The current financial turbulence and threat of a global recession will result in an increase in white collar crime as well as significant changes in how fraudsters operate, according to the newly released Kroll Global Fraud Report. Kroll expects to see an increase in full-scale fraud investigations involving legal disputes, regulatory action and prosecution in 2009 as whistleblowing also becomes more common.
“In difficult economic conditions, businesses are struggling to compete for fewer business opportunities. This creates more incentives to deviate from proper business practices and engage in fraudulent activities to protect and maintain revenue,” said Tadashi Kageyama, regional head of Investigations for Kroll in Asia. “We saw a marked increase in the number of corporate fraud cases during the market downturns of 1987, 1991 and 2001.”
Market downturns traditionally reveal crimes which took place in the preceding boom years, but even while doing so they provide new opportunities for criminals and different vulnerabilities for companies. Fraud remains, but its forms change, and successful anti-fraud strategies must too.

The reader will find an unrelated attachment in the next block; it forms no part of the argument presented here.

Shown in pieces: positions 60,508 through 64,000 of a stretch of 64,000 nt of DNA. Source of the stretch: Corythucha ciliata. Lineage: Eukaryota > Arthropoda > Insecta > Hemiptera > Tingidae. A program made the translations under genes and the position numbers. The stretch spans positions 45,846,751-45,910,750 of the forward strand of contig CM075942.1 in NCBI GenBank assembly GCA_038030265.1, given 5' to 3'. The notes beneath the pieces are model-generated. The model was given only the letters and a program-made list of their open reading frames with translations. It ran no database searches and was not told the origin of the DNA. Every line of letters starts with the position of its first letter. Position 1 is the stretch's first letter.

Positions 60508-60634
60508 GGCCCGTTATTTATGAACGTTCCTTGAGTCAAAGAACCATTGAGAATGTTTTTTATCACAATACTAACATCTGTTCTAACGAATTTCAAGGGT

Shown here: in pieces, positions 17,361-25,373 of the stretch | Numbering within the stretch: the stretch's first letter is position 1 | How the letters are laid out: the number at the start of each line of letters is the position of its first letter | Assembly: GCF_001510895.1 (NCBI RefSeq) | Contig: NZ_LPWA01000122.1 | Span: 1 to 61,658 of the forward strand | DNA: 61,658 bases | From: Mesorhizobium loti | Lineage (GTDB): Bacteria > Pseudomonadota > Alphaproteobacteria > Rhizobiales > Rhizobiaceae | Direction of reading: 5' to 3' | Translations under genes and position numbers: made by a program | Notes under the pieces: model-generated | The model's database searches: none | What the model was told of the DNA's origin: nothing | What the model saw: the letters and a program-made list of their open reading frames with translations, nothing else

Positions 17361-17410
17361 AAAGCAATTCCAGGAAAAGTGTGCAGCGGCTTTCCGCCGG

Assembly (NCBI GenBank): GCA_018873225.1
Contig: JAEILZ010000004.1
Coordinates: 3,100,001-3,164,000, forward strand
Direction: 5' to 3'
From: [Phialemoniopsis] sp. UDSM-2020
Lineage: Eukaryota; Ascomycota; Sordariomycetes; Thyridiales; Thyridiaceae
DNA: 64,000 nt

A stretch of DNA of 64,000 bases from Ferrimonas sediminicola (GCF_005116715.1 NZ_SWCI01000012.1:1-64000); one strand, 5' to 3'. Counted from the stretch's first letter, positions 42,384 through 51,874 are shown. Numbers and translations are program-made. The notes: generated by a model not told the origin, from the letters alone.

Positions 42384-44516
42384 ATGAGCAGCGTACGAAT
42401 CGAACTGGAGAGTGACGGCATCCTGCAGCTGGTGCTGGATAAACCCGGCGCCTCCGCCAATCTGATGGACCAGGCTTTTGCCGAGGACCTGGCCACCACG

According to Kroll, comprehensive due diligence is a vital tool for containing fraud in a time of economic uncertainty as companies enter new markets and consider foreign direct investment through acquisition or joint venture partnerships.
“Comprehensive due diligence—not a cursory ‘check-the-box’ review—is the key to managing exposure to these threats through the downturn,” said Sharon McCarthy, associate managing director for Kroll. “Companies should not think that they are safer in certain country markets—this is a global concern that spans all industries.”
Additionally, with regulation expected to tighten in the wake of high profile cases such as the Madoff investment fraud and Satyam fraud, companies will need to re-examine their financial controls, corporate governance, compliance and transparency policies.
Kroll Global Fraud Report key findings:
• The financial crisis will see an increase in fraud claims, legal disputes and regulatory action
• Corporate governance will become a serious issue for shareholders
• Management will need to understand the process of whistleblowing and formulate appropriate responses
• Businesses will need to assess regulatory risk and its impact on future investments
• Cross-border transactions will increase exposure to complex fraud and corruption
• Greater due diligence will be required to ensure sound investment and meet compliance policies
The views expressed in this column are the author's own and do not necessarily reflect this publication's view, and this article is not edited by Investment Asia. The author was not remunerated for this article.
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